Read some old books and do yourself a favour. My ancient classics reading list.

odysseuessirens

Having posted a couple of reading lists recently I thought I’d compile one of my own.

The list forms an easy introduction to some of the classic works of western civilisation. “Classic” here refers to ancient Greece and Rome plus the Bible, which was produced in the same period.

I’ve put it together partly for my own benefit, to prompt me to do some re-reading but partly in the hope that others will use it. I’m thinking particularly of students of English literature, since an acquaintance with these and other works will prove invaluable in understanding and appreciating many of the texts they’ll be studying.

The texts have been spaced generously over a 12-month period so they can be easily accommodated in other reading.

The video The Essential Value of a Classical Education by Jeffrey Brenzel is a great intro to the whole area.

If anyone finds the list useful or wants to discuss any of the works included, please get in touch. You can always join me on Google+ (button on sidebar).

CLASSICAL FOUNDATION READING LIST/SCHEDULE

Month 1: The Theban Plays, Sophocles*

Month 2: The Iliad, Homer

Month 3: The Oresteia, Aeschylus**

Month 4: The Odyssey, Homer

Month 5: The Last Days of Socrates, Plato***

Month 6: Metamorphoses, Ovid

Month 7: Odes, Horace

Month 8: The Aeneid, Virgil

Month 9: The Nature of the Universe, Lucretius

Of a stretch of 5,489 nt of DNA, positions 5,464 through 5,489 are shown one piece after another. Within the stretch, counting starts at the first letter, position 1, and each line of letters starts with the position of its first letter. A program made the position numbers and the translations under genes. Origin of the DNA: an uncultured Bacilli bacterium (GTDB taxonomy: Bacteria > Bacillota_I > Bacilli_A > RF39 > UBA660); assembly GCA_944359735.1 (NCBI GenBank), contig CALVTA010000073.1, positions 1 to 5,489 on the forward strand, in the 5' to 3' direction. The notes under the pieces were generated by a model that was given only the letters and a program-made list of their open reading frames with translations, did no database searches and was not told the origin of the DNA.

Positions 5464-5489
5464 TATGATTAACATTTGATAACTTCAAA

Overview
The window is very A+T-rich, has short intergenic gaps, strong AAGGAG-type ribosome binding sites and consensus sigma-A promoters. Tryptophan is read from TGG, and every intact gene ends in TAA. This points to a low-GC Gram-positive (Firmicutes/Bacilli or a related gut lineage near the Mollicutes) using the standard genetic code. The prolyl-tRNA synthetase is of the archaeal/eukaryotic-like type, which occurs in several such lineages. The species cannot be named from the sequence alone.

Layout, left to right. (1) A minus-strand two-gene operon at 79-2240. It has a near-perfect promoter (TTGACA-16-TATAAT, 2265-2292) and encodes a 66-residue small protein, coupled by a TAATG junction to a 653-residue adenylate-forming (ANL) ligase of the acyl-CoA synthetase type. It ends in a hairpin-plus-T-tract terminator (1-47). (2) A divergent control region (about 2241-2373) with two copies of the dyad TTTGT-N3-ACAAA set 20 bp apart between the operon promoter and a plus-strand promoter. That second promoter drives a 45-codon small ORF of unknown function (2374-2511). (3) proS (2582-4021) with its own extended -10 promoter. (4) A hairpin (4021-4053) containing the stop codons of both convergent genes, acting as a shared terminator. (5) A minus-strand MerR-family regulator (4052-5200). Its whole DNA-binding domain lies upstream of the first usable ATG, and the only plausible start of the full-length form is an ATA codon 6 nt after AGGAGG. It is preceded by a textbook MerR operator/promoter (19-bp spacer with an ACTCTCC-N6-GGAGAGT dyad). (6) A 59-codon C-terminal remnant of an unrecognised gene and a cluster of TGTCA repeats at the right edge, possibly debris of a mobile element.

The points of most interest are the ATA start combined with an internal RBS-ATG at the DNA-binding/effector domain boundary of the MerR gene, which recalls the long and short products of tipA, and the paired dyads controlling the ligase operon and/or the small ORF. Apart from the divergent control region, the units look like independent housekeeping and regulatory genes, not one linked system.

Month 10: The Bible (King James Version only).The Old Testament: Genesis; Exodus

Month 11: The Old Testament: Psalms, Proverbs and Ecclesiastes

Month 12: The New Testament: Matthew, Mark, Luke and John, plus Revelation.

* The Theban Plays: Oedipus Rex, Oedipus at Colonus, Antigone.

** The Oresteia: Agamemnon, The Choephori (The Libation-Bearers), The Eumenides.

*** The Last Days of Socrates: Euthyphro, Apology, Crito, Phaedo.

NB I haven’t specified which translations or versions of the texts. Most of my copies are old Penguin editions, but I will be buying newer ones and perhaps comparing different versions.

The only book where I have specified the version is the Bible. The King James (Authorised) version is important because the language itself has had such a powerful and lasting influence on literature in English.

Advertisements

3 thoughts on “Read some old books and do yourself a favour. My ancient classics reading list.

  1. When I was getting my MFA in Fiction, I took a classics seminar. Loved reading The Iliad, Odyssey, and Aeneid. Do you believe it’s important to read this list in order?

    Apart from this list of ancient works: Do you think Dante’s Divine Comedy should be “required” reading?

  2. No need to read in the order I’ve chosen. I put the list together that way partly to ease people into it.

    As for the Dante, yes, that’s a definite – but part of another list!

Leave a Reply

Fill in your details below or click an icon to log in:

WordPress.com Logo

You are commenting using your WordPress.com account. Log Out / Change )

Twitter picture

You are commenting using your Twitter account. Log Out / Change )

Facebook photo

You are commenting using your Facebook account. Log Out / Change )

Google+ photo

You are commenting using your Google+ account. Log Out / Change )

Connecting to %s